As it continues with its small to medium-sized biotech deals, Gilead Sciences has put down $275 million for a 49.9% share in immuno-oncology biotech Pionyr Immunotherapeutics with the option to buy it out completely should it pass muster in early clinical tests.
This buyout would cost another $315 million, with around $1 billion in backloaded biobucks also on the cards.
For its cash, Gilead can tap Pionyr's tech, known as myeloid tuning, which is designed to rebalance the tumor microenvironment to favor immune-activating myeloid cells over immune-suppressing myeloid cells. This activity is believed to enhance anti-tumor efficacy, particularly in combination with checkpoint inhibition.
This tech can in essence help predict checkpoint inhibitor responsiveness, with two of its staffers having already worked on two such drugs: Yervoy and Keytruda. One is Max Krummel, Ph.D., University of California, San Francisco professor and Pionyr co-founder, who has been a pioneer in immuno-oncology since the mid-1990s and was one of the inventors behind Bristol Myers Squibb’s first checkpoint inhibitor Yervoy.
Pionyr currently has two leading, yet still preclinical assets: PY314 and PY159, both of which are first-in-class antibodies designed to remove or reprogram, respectively, the immunosuppressive cells in the tumor microenvironment and thereby enhance anti-tumor immunity.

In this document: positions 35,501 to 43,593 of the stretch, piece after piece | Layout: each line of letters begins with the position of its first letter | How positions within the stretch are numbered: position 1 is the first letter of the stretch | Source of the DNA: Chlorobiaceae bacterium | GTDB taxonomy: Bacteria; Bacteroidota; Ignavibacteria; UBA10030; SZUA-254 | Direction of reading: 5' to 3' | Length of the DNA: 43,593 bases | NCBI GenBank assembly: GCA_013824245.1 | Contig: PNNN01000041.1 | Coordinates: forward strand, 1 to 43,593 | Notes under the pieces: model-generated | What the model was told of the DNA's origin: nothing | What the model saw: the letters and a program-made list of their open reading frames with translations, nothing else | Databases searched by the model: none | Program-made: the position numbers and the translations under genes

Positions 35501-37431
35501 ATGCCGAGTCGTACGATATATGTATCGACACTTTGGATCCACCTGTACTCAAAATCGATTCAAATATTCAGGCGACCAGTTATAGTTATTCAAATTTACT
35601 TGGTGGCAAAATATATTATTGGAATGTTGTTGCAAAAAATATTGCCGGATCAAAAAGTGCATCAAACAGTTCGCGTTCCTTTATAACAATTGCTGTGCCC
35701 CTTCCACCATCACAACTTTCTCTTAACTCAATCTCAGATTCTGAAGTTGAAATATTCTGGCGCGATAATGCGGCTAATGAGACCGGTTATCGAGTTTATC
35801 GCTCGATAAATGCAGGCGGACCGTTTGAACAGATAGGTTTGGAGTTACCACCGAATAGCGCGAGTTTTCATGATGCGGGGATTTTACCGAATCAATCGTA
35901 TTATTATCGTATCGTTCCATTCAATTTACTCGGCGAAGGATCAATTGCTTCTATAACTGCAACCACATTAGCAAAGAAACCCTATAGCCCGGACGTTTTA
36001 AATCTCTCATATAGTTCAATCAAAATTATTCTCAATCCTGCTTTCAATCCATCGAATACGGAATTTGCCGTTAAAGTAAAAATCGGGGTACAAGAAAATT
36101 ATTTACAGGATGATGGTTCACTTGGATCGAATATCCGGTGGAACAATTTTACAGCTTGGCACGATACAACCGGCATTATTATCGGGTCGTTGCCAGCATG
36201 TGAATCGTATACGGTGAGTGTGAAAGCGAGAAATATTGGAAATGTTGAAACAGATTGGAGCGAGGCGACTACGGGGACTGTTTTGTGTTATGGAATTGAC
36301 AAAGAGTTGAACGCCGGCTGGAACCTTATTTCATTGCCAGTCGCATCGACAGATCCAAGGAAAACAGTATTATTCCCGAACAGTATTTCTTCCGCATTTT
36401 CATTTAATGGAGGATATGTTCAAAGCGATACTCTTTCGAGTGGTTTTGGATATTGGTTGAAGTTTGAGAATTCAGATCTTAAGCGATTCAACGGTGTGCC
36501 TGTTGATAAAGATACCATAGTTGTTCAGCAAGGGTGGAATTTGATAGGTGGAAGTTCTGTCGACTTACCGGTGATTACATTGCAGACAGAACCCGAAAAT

Two INDs with the FDA are planned for filing in the third quarter, and, if early testing goes well, Gilead can then (or sooner if it chooses) decide to buy the company out completely. A nice de-risking strategy for a fairy low price, but the stakes are still high given the very early nature of the science.
Gilead, though, is optimistic. “Pionyr is pursuing promising, novel biology in the field of immuno-oncology,” said Daniel O’Day, chairman and CEO of Gilead.
“The agreement represents important progress as we continue to build out Gilead's presence in immuno-oncology with innovative and complementary approaches. We look forward to seeing the programs advance with the goal of developing new therapies that will improve the treatment of cancer.”
This comes a few years after its $12.9 billion buyout of Kite Pharma and its cell therapy work as well as, more recently, smaller deals including its $5 billion buyout of Forty Seven as well as a $2 billion biobucks pact with Arcus Bioscence. These biotechs are deepening Gilead’s cancer pipeline hopes.